Tesla aims to build 500,000 vehicles per year near Berlin

A China-made Tesla Model 3 vehicle at the Shanghai Gigafactory of the US electric car maker in Shanghai. (Reuters)
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Updated 05 January 2020

Tesla aims to build 500,000 vehicles per year near Berlin

  • US automaker wants to construct Model 3 and Model Y vehicles

BERLIN: Tesla plans to build half a million electric vehicles a year at its future factory outside Berlin. Planning documents posted online reveal that the US automaker wants to construct Model 3 and Model Y vehicles at the site in Gruenheide, as well as “future models.”
The so-called Gigafactory — Tesla’s fourth — will include facilities to assemble entire electric vehicles, including the production of batteries.
The plans will have to undergo an environmental impact review and public consultation.
Tesla aims to start operating the plant in July 2021, an optimistic time frame by German standards. Construction of a nearby airport for Berlin began in 2006 and the opening has been delayed for eight years.
On Friday Tesla posted a jump in car deliveries in the final three months of 2019.
The firm founded by controversial entrepreneur Elon Musk delivered 112,000 vehicles in the quarter ending Dec. 31, a nearly 23 percent from the same three-month period of 2018.
The positive results contrasted with those of conventional auto giants like General Motors and Fiat Chrysler that reported middling sales which pressured their share prices.

FASTFACT

Tesla delivered 112,000 vehicles in the quarter ending Dec. 31.

But Tesla shares rallied further on the news, the latest in a run of better performance reflected in strong third-quarter earnings in October, a splashy launch of a new SUV design in November and the successful ramp-up of a Chinese car factory earlier this week.
Things have improved considerably from the early part of 2019 when US securities regulators sought to sanction Musk for violating a settlement over his August 2018 statements on Twitter tied to a quickly-aborted effort to take the company private.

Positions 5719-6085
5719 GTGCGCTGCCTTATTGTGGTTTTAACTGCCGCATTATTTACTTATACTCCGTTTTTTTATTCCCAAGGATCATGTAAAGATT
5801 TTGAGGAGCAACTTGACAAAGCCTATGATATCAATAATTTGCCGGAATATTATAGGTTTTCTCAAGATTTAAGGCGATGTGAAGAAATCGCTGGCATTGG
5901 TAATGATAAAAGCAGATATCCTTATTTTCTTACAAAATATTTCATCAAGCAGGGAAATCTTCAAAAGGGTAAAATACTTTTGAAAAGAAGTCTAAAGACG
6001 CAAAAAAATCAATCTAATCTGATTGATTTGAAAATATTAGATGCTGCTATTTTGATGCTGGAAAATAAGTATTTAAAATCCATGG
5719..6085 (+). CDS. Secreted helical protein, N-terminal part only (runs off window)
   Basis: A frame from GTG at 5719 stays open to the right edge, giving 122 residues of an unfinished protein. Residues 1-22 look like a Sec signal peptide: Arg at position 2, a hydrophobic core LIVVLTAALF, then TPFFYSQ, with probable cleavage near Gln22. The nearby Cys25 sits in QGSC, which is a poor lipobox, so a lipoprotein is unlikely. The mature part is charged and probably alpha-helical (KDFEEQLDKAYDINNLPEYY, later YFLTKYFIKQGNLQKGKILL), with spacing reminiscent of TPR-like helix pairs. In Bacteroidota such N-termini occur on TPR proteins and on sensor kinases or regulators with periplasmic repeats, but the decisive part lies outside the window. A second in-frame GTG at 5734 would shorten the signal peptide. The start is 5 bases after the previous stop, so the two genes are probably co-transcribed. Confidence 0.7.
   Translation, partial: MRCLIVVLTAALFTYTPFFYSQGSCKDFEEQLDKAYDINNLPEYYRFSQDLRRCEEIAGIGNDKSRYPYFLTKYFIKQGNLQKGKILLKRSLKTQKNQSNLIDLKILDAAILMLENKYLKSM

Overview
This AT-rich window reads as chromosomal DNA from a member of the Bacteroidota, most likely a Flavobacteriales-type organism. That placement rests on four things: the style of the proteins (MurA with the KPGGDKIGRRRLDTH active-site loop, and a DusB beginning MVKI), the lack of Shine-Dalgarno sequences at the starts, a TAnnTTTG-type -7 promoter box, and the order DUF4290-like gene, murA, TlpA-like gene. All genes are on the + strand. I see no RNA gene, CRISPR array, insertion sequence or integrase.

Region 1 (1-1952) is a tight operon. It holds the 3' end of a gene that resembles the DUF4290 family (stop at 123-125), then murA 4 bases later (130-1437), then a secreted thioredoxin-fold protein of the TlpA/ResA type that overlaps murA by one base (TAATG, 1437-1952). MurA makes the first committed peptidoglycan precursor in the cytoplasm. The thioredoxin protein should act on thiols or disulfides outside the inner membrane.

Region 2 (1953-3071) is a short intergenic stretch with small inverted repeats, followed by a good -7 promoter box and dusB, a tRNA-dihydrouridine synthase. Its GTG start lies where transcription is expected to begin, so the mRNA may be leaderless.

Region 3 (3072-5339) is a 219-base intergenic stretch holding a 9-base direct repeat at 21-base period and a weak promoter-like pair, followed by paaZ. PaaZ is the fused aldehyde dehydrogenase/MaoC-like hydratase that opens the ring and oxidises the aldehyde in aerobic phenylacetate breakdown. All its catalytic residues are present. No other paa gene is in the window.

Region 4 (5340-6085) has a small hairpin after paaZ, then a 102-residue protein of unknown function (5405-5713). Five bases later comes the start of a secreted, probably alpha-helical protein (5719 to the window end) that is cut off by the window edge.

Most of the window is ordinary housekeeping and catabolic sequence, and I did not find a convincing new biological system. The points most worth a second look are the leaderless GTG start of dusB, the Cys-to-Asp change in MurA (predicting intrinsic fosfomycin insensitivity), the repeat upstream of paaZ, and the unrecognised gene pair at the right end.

In April, Musk and the Securities Exchange Commission settled the matter, imposing clearer guidelines on topics Musk should avoid on social media, including statements about acquisitions, mergers, new products and production numbers.


Motorhomes come of age as Europe relaxes lockdowns

Updated 12 July 2020

Motorhomes come of age as Europe relaxes lockdowns

  • This form of transport means freedom — and health and safety into the bargain

PARIS: After months of working on the frontline in the battle against COVID-19, Spanish nurse Yone Alberich was ready for a holiday, but the question was how.

Going on holiday generally meant flying abroad — but with the virus still very much in the air, she didn’t want to take a plane. 

Nor did Alberich want to stay in a hotel or be around crowds of people. So she and her husband rented a motorhome.

“The idea was to keep away from people to avoid getting infected,” said the 32-year-old, who has a toddler and lives in the Valencian coastal town of Castellon.

“And with COVID, what could be better than traveling around with your house on your back?“

With social distancing the new norm in Europe to avoid any fresh outbreaks, there has been a shift in thinking about holidays, with a recent survey showing 90 percent of Spaniards would remain in Spain rather than traveling abroad. And 83 percent planned to use their own car over public transport.